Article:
#13
    I'm in the same camp. I've got a dGPU in my iMac, but always keep my MacBook Pros non-dGPU. I was only burned once, but it was enough.
     
  14. EnderBeta macrumors 6502

    EnderBeta

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    Aug 5, 2016
    #14
    The 2012 retina Mac book pro was included in the repair program. https://www.apple.com/support/macbookpro-videoissues/

    My 2015 13" Mac book pro gets a lot warmer then I would like before the fan kicks on.

    I would not be shocked to find the 2015 and 2016 models have heating issues too. Now Apple is trying to make the replacement cycle shorter by soldering the kitchen sink to the machines so nothing is repairable or replaceable.

    What works for iPads and iPhones won't work long term on Macs. There are more models of machines then heat crippled ultrabooks.
     
  15. maflynn Moderator

    maflynn

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    #15
  16. Sanpete macrumors 68020

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    #16
    The 2016 has been shown to run comparatively cool.
     
  17. EnderBeta macrumors 6502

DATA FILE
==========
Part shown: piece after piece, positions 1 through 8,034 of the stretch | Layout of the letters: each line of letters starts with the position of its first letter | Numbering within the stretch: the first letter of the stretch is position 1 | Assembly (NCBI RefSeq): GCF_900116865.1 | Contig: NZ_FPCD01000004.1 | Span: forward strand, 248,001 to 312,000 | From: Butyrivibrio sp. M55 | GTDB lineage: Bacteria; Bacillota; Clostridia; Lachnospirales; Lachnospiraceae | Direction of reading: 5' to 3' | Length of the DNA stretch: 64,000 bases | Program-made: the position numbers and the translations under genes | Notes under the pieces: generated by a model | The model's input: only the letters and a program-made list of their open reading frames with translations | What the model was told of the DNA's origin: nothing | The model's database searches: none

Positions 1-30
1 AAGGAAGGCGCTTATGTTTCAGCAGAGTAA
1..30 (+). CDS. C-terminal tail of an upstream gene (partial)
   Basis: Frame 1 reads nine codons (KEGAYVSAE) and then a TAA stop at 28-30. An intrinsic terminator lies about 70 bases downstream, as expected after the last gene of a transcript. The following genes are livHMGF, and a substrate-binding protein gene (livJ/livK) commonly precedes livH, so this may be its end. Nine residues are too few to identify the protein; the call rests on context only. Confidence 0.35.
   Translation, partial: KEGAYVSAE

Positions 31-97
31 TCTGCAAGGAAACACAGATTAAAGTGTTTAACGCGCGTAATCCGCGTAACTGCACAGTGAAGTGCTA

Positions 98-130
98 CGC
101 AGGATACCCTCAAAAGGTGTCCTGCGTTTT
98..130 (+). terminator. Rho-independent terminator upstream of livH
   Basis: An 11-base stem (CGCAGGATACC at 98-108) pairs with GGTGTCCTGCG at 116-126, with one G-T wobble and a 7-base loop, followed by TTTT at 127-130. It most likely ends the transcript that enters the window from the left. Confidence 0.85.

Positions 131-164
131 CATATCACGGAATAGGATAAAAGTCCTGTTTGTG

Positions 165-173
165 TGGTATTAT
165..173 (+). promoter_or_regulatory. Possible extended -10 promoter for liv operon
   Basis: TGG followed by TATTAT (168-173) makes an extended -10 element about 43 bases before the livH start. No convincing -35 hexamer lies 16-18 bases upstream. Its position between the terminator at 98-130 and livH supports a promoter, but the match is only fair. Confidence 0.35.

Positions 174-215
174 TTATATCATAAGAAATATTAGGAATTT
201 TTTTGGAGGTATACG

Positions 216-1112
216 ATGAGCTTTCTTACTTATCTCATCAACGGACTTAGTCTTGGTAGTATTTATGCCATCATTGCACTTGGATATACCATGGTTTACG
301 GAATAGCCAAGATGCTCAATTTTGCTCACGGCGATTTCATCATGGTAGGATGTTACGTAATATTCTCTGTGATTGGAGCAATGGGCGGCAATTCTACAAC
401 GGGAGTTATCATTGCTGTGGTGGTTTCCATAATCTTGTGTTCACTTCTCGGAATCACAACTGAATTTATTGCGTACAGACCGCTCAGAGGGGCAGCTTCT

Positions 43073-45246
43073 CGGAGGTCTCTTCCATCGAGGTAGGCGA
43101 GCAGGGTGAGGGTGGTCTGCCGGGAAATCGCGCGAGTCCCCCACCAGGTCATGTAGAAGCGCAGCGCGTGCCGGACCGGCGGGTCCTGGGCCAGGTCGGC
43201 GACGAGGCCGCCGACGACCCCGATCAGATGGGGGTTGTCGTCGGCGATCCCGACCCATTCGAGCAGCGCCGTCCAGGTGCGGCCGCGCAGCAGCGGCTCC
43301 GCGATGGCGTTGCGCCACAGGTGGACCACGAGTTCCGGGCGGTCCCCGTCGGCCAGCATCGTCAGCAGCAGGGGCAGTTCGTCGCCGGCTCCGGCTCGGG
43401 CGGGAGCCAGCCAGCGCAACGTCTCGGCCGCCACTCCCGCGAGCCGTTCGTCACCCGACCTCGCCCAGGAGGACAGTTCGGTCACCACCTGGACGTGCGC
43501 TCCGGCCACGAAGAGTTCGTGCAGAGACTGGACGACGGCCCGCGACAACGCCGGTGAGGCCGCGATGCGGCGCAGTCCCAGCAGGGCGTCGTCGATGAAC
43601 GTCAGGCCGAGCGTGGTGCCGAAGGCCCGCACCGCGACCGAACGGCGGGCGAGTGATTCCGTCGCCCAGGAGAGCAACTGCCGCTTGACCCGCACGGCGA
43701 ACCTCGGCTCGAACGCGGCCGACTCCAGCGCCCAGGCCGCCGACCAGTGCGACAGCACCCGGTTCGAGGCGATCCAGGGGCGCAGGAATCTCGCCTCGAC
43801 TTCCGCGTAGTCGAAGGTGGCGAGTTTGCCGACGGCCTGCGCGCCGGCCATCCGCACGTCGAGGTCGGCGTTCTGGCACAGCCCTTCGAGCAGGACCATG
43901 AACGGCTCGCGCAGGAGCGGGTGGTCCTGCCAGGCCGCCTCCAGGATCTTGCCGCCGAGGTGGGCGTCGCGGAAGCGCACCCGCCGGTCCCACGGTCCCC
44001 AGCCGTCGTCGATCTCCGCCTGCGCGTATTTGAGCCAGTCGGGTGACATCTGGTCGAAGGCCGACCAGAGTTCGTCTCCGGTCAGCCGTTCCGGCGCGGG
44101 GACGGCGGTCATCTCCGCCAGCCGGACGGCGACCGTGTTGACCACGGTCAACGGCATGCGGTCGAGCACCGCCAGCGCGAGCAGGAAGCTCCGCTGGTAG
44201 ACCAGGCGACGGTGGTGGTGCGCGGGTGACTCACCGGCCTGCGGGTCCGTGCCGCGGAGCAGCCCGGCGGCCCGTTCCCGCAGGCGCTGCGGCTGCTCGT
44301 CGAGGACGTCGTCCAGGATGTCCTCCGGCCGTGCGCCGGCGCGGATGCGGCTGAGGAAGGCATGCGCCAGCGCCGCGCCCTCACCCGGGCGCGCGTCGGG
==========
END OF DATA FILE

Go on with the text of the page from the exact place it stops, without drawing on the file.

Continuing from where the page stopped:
EnderBeta

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    #17
    Thats good to know. :D
     
  18. blackcap11 thread starter macrumors newbie

    blackcap11

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    Mar 1, 2017
    #18
    thanks for all the replys everyone. ended up finding a 2015 2.2GHz with 4 months warranty left on it that ill extend with applecare. i need the dGPU for photo and video editing and there doesnt seem to be the flood of failure reports that the 2011 model had. the 2016 is a beautiful machine but being largely non-servicable is a huge turnoff. why would i pay some 'genius' $100/hr to undo a handful of screws when i can do it myself? and the USB-C only ports might be future proofing but i like having the option of USB, thunderbolt, HDMI and an SD card slot on the 2015. its only 80% of the weight of the 2011 too, and just quietly, im slowly falling in love with this machine now.